As Social Media Marketers, every day we encourage our fans to engage with us through our social media outlets. But, our worst nightmare is our phone beeping in the night with a notification that one of our beloved “fans” has taken to our pristine Facebook wall to complain about our business and air their every so mighty opinion for the whole social media-sphere to see, or worse, Like.
Hoteliers worry about scathing reviews appearing from guests; The last thing a Restaurateur wants to see posted, is a food poisoning complaint, but what about a feminine hygiene product? What could their customers ever want to publically complain about in a social forum? Well in Bodyform’s case it wasn’t a customer per say, who took it upon herself to complain, but a customer’s boyfriend. This post quickly went viral, and made its way around the globe and back, as seen here:
This post was instigated by the company’s advertising. To see what all the fuss is about, check out one of Bodyform’s ads, here…
Now, the real gem in this story lies in how the company handled the situation. Bodyform’s response? A cheeky YouTube response from the company’s president, herself! Or as Mashable would call it – “This May Be the Best Response Ever to a Facebook Rant — Period”.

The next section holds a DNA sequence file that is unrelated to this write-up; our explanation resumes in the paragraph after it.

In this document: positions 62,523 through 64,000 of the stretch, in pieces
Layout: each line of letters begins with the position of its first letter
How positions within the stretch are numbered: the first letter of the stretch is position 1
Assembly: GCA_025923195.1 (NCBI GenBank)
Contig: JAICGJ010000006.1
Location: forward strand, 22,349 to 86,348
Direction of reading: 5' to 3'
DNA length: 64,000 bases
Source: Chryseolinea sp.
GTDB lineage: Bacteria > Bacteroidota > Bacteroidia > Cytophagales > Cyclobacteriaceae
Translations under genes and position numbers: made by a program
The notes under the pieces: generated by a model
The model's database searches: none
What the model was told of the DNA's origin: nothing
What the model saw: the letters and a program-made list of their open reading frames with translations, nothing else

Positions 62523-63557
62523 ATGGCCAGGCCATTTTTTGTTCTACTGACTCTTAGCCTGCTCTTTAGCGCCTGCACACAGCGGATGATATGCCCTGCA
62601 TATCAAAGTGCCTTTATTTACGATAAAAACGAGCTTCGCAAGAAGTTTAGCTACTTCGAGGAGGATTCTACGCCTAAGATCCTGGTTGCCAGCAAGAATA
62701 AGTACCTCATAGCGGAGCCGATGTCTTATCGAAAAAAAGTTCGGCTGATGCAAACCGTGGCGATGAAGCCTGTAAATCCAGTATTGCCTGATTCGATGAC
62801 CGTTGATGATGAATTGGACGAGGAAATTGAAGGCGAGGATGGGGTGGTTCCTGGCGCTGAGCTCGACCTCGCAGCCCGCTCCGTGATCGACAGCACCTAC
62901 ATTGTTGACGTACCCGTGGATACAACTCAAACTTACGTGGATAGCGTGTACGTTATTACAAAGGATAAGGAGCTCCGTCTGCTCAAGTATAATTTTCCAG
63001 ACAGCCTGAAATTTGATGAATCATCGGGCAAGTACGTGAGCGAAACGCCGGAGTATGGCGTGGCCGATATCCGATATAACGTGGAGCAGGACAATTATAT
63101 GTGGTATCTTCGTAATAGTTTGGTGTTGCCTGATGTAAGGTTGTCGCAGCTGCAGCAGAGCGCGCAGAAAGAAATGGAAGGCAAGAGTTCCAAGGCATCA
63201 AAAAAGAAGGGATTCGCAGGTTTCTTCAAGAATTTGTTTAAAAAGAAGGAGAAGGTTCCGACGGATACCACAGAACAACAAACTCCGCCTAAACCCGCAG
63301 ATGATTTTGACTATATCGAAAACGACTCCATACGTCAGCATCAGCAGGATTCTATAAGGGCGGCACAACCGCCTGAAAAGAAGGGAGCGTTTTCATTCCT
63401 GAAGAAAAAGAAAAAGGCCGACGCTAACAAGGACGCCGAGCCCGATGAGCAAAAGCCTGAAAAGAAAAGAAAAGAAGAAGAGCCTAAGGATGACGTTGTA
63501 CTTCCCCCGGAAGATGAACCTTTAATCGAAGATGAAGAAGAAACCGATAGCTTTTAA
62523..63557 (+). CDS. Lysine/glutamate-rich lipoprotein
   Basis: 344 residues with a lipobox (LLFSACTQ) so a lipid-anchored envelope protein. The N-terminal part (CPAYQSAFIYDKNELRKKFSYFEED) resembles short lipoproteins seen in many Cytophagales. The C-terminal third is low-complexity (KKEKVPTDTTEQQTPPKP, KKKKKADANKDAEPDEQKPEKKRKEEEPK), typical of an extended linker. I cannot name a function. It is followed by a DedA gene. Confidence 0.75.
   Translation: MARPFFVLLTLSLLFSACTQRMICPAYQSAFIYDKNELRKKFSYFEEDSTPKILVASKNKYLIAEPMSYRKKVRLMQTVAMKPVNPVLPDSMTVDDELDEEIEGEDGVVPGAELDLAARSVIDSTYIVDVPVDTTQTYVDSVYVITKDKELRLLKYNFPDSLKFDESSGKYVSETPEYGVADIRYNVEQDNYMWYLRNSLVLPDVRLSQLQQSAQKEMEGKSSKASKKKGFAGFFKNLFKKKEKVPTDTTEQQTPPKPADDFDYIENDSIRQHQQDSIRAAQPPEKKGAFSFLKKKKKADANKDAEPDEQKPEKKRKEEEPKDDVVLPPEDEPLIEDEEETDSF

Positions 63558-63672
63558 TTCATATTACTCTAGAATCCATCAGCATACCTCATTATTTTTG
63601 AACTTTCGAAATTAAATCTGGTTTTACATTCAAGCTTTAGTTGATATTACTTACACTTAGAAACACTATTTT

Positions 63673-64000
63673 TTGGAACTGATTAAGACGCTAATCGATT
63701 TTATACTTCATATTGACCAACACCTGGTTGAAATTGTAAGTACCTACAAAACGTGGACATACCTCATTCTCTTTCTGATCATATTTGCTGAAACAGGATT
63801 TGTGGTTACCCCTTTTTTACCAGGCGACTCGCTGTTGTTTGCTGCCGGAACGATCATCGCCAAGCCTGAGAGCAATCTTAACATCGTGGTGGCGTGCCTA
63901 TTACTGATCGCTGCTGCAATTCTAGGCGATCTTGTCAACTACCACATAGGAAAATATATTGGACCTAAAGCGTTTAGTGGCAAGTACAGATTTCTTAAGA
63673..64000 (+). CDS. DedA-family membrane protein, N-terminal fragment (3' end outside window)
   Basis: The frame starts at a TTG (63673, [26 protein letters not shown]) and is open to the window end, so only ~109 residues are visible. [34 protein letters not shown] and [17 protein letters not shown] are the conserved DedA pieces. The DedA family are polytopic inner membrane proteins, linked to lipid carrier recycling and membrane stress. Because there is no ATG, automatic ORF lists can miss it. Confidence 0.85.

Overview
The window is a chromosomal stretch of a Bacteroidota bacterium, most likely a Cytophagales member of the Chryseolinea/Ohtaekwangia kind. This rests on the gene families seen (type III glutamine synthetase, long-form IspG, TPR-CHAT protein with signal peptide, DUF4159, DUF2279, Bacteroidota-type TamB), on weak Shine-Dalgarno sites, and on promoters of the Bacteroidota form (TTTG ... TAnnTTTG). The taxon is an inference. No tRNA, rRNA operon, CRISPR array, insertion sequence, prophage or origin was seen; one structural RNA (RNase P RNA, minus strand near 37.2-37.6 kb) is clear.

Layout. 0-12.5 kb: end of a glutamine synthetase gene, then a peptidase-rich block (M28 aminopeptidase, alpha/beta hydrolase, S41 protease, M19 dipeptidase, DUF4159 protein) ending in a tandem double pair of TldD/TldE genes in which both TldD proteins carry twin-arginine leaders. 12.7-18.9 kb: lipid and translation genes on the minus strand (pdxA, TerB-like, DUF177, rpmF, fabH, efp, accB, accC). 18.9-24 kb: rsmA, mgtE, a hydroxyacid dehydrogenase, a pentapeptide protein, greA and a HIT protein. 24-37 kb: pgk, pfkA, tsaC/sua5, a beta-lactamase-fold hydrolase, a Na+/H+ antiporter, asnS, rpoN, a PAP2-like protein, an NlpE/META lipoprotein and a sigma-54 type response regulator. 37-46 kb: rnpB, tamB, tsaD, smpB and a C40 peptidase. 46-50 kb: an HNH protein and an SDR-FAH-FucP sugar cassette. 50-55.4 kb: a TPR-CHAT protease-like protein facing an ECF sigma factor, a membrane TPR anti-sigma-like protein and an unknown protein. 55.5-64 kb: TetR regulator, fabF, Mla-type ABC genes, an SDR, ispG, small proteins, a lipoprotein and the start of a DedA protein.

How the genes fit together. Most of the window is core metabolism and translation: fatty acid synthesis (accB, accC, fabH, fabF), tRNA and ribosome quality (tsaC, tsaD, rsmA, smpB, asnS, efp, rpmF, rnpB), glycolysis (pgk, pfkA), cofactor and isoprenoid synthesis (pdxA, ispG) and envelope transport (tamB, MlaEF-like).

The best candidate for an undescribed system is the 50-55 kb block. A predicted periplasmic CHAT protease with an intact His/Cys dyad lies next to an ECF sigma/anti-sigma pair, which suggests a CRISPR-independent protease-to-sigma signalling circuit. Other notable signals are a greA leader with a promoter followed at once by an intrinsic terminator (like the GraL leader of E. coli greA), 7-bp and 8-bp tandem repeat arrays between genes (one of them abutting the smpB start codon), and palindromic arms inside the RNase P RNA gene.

Click here to watch Bodyform’s response:
Lessons for Others:
After reading both the original Facebook post, and watching the response… I’m still not sure if I buy the fact that this all organic, and not just a cleverly thought up publicity stunt by the geniuses of Bodyform’s marketing department, but it is entertaining nonetheless. It also shows some key techniques in responding to negative social media interactions.
Here are some quick tips on dealing with Social Media Disasters:
- Have a plan
- Be consistent – Have the same tone for each response
- Respond to Negative comments within 24 hrs or less
- Start with a “Thank You” for Posting
- Always Offer a Sincere Apology
- Craft responses that subtly separate real problems from unrealistic rants
- Provide a personal point of contact for further discussion
- Offer future plans to remedy problems
- Focus on dddressing the facts and not the emotions of the person’s complaint
Submitted by: Becky Minor– SMBP Student University of Waterloo. To contact the author of this entry please email firstname.lastname@example.org
If you have concerns as to the accuracy of anything posted on this site please send your concerns to Peter Carr, Program Director, Social Media for Business Performance.